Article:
Getting Rid Of Dust Mites

As the leaves change colour and fall, the dust mite population in your home could well be rising. Research from Sydney’s Woolcock Institute of Medical Research shows that dust mite levels can increase 2-3 times during late autumn, compared with summer levels.

According to National Asthma Council Australia director, Dr Janet Rimmer, respiratory physician and allergist, “Around 45 per cent of the population have an allergy and of those people, almost 80 per cent react to house dust mites.”

“Dust mites are the most common trigger for asthma in Australia and the bedroom is the site of the greatest exposure.” Therefore, getting rid of dust mites is crucial.

House dust mites are microscopic creatures that feed off human skin scales. They are mostly found in the home and live in soft furnishings such as beds, bedding, carpets, upholstered furniture, soft toys and clothing.

Dust mites thrive in temperate and humid climates and the research indicates a link between the change of weather and the dust mite population explosion, which appears to occur approximately two months after a damp, humid Autumn spell.

For people with dust mites allergy or asthma, Dr Rimmer recommends a number of dust mite avoidance measures, which may take time, but are potentially helpful and need to be adhered to year round.

Here are some quick tips for getting rid of dust mites:

  • wash sheets and pillow cases weekly in water hotter than 55oC
  • cover mattress, pillow and quilt with resistant dust mite covers specifically developed and tested
  • either throw out the old pillow or cover with dust mite pillow covers
  • cover mattress with a dust mite mattress protector
  • wash allergy free bedding every 2-4 months
  • remove soft toys or hot wash them weekly or freeze them overnight
  • dust hard floors and surfaces with a damp or electrostatic cloth
  • clean carpets weekly using a vacuum cleaner with a HEPA filter

“Dust mites and the allergen they leave behind are extremely hard to eliminate, but people who are strenuously motivated to remove the allergen from their homes do say that it makes a difference.” Dr Rimmer said.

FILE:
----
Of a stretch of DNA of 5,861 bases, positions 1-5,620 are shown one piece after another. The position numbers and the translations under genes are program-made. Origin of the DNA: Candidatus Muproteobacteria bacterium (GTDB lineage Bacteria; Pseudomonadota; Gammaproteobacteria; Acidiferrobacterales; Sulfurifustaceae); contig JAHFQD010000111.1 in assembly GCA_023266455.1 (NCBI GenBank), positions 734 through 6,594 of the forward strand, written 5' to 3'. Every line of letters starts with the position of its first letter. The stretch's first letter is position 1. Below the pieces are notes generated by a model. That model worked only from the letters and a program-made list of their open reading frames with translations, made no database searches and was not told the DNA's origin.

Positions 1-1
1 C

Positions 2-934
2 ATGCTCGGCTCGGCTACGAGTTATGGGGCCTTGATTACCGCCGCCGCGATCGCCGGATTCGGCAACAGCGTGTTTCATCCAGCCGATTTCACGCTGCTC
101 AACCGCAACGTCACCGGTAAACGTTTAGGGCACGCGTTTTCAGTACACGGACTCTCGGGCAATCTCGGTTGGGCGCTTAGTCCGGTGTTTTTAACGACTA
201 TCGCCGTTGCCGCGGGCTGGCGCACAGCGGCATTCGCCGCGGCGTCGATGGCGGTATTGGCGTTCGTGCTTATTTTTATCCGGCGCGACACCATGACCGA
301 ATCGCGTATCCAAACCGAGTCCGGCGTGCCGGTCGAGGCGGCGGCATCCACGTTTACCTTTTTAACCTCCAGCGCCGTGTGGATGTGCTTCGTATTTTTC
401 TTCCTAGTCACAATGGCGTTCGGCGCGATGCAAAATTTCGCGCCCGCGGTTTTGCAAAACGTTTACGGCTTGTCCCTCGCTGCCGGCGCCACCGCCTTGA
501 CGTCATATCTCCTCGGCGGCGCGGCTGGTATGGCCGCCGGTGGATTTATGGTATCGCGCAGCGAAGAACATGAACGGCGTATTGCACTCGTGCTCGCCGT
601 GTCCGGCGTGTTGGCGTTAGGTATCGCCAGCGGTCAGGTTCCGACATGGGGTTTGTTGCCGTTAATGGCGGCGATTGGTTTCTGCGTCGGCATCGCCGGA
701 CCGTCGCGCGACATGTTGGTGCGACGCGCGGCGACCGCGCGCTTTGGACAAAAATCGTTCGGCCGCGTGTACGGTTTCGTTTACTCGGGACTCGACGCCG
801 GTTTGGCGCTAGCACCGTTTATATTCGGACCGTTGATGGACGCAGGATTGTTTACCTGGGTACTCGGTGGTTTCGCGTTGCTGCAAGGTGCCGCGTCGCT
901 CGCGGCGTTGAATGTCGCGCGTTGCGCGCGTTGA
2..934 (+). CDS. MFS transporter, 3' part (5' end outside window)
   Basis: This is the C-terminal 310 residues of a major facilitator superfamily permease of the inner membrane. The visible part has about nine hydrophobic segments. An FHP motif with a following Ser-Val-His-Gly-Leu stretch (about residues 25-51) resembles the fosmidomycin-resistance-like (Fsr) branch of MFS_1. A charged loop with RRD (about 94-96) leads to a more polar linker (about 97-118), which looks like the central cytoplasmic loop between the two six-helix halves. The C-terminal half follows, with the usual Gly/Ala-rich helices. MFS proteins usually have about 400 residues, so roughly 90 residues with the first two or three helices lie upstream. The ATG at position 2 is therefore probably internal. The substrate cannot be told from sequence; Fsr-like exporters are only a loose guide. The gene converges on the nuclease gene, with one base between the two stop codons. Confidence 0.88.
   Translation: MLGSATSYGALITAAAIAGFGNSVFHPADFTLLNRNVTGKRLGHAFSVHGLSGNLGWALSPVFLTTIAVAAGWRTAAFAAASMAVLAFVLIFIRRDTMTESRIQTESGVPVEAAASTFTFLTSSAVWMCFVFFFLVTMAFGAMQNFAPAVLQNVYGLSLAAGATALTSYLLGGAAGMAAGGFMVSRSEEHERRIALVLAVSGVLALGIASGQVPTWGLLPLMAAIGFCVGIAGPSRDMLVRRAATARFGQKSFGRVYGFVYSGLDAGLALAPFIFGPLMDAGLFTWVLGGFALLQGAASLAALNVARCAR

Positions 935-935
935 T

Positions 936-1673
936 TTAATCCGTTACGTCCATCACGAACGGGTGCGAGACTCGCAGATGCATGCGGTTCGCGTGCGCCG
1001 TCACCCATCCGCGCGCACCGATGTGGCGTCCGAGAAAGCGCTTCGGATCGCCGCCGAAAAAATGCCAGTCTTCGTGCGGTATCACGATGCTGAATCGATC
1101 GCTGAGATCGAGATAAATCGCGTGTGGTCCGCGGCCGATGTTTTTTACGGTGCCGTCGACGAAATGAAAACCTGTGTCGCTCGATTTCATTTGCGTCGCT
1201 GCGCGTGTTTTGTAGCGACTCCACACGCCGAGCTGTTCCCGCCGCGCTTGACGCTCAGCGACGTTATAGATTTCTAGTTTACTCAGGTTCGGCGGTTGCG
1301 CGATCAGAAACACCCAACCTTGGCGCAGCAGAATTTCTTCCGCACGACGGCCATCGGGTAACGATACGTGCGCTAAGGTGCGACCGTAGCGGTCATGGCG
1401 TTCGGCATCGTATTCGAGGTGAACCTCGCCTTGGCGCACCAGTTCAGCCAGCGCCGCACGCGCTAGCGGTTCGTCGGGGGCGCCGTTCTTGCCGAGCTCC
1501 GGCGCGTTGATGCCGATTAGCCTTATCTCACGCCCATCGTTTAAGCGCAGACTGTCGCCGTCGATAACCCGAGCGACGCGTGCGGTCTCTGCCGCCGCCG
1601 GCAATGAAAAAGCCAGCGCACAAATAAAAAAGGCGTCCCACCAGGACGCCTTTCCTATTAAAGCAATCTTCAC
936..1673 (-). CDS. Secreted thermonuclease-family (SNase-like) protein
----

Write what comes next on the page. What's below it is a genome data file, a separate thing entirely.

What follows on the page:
(Source: Kelly Ward: National Asthma Council Australia: April 2008) and
Reference: Seasonal trends in house dust mite allergen in children’s beds over a 7-year period – D. Crisafulli, C. Almqvist, G. Marks, E. Tovey (2007) Allergy 62 (12) , 1394-1400

Towards healthier living Carol Parr ♥

As a result of working with me, women and their families thrive, work places and their personnel prosper, mouldy and chemical / electrical sensitive occupants heal. They’re healthier, they’re alert, they’re happier, more relaxed, more productive, and enjoying life.

Together we bring about healthy indoor environments and create rooms that provide calmness, healthy sleep, relaxation and restored energy for you and your family, create workplaces that provide ideal personnel attendance and elevated productivity.

By returning indoor spaces to more natural conditions, we strengthen you and your family and your personnel’s mind, body and spirit. It’s nice that it also sustains our planet’s ecology, you’d agree.

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  • Carol Parr

    We’re glad you’re here. We’re Carol and Tony, founders of one of the longest running Healthy Home Blogs in the world, Mitey Fresh Australia. We’ve been on this journey for the last 25 years and are passionate about helping families sift through health hazards and triggers like allergens, mould, water damage, chemicals and EMFs, to get clarity about what’s toxic and what’s not so they can create a healthy and happy home for their family they love. Each month, people visit this blog seeking focus on the health and wellbeing of their loved ones, sustainable and effective practice tips and guides, to help create and manage healthier indoor spaces, improve the built environment that is pleasing to the senses and support healthy living and nature, every day. Starting this blog was to help change people’s lives, one family at a time, and we can’t wait to share how its allowed us to stand next to you and show you how interpreting these synergies between buildings and the environment they are built in will impact upon the health and well-being of those who occupy them. Find out more about Healthy Homes and what this blog can do for you!

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